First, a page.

Getting to know your customers is crucial if you wanna spread business and boost gains.
A fire way to dig deeper is by asking solid questions at the perfect time in their journey.
This guide will break down survey question types you can hit the audience with, the best flow to word them, plus when and why to ask each one.
After reading this, you will know just what they need, when they need it – and build deeper ties all around.
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Survey Question Types
Below are the most common survey question types and how you can use them to craft your survey masterpiece.
#1. Multiple choice
Multiple choice is useful when you want quantified data across predetermined option categories.
How to use:
Options: You provide 3-5 preset answer options for the respondent to choose from. Too few limits data, too many makes it hard to choose.
Single answer: Usually only allows one selection, unless marked as able to “choose all that apply”.
Ordering: The options can be randomly ordered each time to avoid bias or in a consistent order.
Required: You can set it so a selection must be made to proceed to avoid missing data.
Wording: Options should be clear, concise, and mutually exclusive so that only one fits. Avoid negative/double answers.
Visual formatting: Options may be presented horizontally in a list or bulleted vertically.
Analysis: Responses can be easily quantified as percentages/numbers for each option.
Examples: Favorite colour, income level, yes/no for policy preferences, and educational attainment are good uses.
Limitations: Doesn’t allow for expansion on why that option was chosen compared to open-ended. Can miss unexpected answers.
Best for: Quickly understanding the distribution of opinions across visibly defined categories for closed questions.
A matrix/table question type in surveys allows respondents to answer multiple closed-ended questions on the same topic or compare attributes side by side.
The grid-like structure of the matrix question makes visual comparisons and pattern spotting seamless for both respondents and analysts.
How to use:
Format: Looks like a grid or table with question rows and answer columns or vice versa.
Questions: Generally ask the same question about different items or compare items on the same attributes.
Answers: Keep responses consistent, like keeping the same scale across rows/columns. Commonly use rating scales, yes/no, agreements scales, etc.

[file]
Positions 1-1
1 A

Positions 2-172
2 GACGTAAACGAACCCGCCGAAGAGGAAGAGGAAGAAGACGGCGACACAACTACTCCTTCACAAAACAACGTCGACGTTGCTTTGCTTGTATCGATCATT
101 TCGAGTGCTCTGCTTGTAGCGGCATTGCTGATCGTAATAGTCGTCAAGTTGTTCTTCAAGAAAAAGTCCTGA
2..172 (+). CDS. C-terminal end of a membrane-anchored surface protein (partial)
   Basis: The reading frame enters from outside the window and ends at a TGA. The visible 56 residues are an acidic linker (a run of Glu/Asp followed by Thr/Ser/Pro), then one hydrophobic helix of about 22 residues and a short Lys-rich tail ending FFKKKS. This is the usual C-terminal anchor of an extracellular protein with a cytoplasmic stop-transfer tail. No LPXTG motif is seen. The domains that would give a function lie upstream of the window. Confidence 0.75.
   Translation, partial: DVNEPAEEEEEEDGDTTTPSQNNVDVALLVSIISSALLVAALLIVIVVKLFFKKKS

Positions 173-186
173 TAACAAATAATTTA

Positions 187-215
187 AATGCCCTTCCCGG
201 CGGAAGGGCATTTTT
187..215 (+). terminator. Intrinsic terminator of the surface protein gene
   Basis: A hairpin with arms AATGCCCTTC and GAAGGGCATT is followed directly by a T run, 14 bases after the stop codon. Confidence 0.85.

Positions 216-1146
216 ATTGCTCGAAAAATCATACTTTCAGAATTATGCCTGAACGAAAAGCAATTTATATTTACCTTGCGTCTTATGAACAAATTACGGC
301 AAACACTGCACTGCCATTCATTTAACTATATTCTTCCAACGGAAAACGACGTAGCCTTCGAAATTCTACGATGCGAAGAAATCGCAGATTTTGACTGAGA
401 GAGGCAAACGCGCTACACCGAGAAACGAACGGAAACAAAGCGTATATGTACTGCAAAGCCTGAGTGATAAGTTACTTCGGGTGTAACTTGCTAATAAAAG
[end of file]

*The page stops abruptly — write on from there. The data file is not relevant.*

Analysis: Easy to spot patterns in how respondents viewed or rated each item or attribute compared to others. Can quantify results.
Examples: Rating the importance of 5 features, comparing agreement with statements for 3 candidates, evaluating product attributes.
Benefits: Respondents can directly compare options which minimise bias vs separate questions. Saves time vs repetitions.
Limitations: Can get complex with many rows/columns, so keep it simple. Works best for evaluating a limited number of clearly defined items.
Best use: When directly comparing opinions, ratings or attributes is essential to understand relative preferences or evaluations rather than independent views.
#3. Likert scale
The Likert scale allows for a more nuanced measurement of attitudes compared to simple agreement questions. It captures the intensity that basic closed questions miss.
How to use:
Scale: Typically uses a 5 or 7-point ordered response scale to measure the intensity of agreement/disagreement, like “Strongly Agree” to “Strongly Disagree”.
Levels: An odd number of levels (including a neutral mid-point) is best to force a positive or negative response.
Statements: Questions take the form of declarative statements that respondents rate their agreement with.
Analysis: Can determine average ratings and the percentage who agree/disagree to easily quantify opinions.
Construction: Wording must be simple, unambiguous and avoid double negatives. Scales should be properly labelled and consistently ordered.
Applicability: Used to understand the degree of sentiment toward concepts, policies, attitudes and opinions that have dimensions of intensity.
Limitations: Doesn’t reveal the reasoning behind responses. More nuanced ratings can be missed vs open questions.
Examples: Rate level of job satisfaction, customer service experience, opinions on political issues or candidates’ traits.
Benefits: Beyond simple agreement, provides a more detailed understanding of the intensity of feelings on topics. Easily quantifiable.
#4. Rating scale
Rating scales provide evaluative feedback in a simple, quantitative format that’s easy for respondents to understand and for analysts to measure.
How to use:
Scale: Uses a numbered scale from low to high (ex: 1 to 10) to record evaluative assessments or ratings.